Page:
The Iraqi parliament is on verge of passing new legislation to restructure the country’s oil industry – effectively handing it over to foreign multinational control, according to a draft copy of the law leaked last weekend.
Iraq’s oil industry was nationalised in the early 1970s. But the new law dismantles most of the functions of the Ministry of Oil and transfers them to a variety of “technical and commercial entities and institutions”.
Private oil companies will bid for “exploration and production contracts” that grant them exclusive rights to search for and pump out oil in a specified area.
While the oil legally remains “the property of the nation”, in practice the private firms will make the money.
The scheme gives a green light to foreign companies to plunder Iraq’s oil wealth. No other country in the Middle East operates its oil industry in this manner.
The US has been pressing for such an arrangement since it invaded and occupied Iraq four years ago.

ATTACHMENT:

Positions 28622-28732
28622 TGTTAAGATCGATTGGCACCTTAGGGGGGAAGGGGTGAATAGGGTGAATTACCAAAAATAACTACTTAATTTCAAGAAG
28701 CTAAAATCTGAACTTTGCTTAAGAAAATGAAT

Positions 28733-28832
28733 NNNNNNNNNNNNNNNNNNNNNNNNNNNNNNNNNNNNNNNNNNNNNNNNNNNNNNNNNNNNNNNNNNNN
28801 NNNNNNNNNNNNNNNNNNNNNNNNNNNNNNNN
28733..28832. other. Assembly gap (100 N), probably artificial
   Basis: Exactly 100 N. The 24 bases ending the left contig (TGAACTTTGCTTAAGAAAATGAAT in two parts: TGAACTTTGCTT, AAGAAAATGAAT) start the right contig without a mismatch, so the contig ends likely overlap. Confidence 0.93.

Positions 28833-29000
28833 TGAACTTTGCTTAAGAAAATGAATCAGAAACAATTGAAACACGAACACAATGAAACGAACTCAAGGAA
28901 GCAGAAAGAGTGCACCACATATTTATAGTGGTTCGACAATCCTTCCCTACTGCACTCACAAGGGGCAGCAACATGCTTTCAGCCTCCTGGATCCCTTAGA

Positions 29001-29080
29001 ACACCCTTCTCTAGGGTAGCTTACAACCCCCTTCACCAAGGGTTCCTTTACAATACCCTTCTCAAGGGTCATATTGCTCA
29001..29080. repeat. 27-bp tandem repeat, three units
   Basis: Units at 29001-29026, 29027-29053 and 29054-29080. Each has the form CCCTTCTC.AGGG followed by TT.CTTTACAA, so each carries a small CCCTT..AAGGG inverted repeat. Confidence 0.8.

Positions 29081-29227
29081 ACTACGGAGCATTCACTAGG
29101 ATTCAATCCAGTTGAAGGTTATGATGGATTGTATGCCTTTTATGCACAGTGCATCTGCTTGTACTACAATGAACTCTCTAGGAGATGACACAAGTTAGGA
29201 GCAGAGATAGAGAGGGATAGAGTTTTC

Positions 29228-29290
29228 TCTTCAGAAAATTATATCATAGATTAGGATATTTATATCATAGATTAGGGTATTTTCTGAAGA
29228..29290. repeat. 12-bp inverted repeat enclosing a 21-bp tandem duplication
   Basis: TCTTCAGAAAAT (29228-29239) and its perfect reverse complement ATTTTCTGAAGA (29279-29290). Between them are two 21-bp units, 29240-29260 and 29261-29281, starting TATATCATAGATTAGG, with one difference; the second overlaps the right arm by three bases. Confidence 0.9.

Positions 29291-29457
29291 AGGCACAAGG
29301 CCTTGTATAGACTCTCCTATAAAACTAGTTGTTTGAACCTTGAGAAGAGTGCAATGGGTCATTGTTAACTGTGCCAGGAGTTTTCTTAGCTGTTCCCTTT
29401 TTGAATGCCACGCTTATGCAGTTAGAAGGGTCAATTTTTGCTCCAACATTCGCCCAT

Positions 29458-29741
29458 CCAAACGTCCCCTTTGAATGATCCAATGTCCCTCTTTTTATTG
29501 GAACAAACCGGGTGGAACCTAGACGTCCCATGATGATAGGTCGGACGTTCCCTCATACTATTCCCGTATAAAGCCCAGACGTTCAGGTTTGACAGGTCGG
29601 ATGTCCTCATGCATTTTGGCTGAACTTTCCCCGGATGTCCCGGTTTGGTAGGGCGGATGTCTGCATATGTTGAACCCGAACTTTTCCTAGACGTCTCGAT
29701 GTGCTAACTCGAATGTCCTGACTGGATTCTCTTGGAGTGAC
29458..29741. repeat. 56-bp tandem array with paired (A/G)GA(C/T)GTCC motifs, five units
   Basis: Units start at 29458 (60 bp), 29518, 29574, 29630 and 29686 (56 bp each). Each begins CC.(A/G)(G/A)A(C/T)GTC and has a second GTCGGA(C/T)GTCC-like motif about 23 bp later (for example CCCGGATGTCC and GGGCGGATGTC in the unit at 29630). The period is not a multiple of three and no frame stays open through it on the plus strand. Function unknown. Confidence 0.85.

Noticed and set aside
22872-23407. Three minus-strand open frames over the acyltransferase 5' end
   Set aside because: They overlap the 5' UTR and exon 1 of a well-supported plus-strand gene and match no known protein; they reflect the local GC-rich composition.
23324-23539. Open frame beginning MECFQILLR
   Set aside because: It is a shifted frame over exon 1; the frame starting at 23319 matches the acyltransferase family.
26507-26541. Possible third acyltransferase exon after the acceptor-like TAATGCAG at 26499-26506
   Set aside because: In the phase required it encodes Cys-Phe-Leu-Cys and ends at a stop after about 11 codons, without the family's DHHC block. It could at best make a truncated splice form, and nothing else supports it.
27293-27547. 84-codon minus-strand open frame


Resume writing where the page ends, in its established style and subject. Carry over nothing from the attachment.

But the laws had been stalled by a combination of nationalist sentiment and in-fighting within the Iraqi elite.
Revenues from oil production will be deposited in a central bank account administered by “representatives from the federal government, regional governments, provinces and a number of independent consultants”.
This move has sparked fears that the bulk of the revenues will be diverted to the regions, further destabilising the country.
Iraq’s oil is concentrated in the northern Kurdish region and the south, rather than in the central area around Baghdad.
“Regions and provinces have the final say over oil policy, which provokes suspicions over intentions to divide Iraq,” says Iraqi oil expert Dr Fouad Qasim al-Ameer. “What would ensue would be a destructive competition for oil production. Iraq’s riches will be wasted in all this mayhem.”
For translations of the draft oil law and Dr al-Ameer’s commentary, go to www.raedinthemiddle.blogspot.com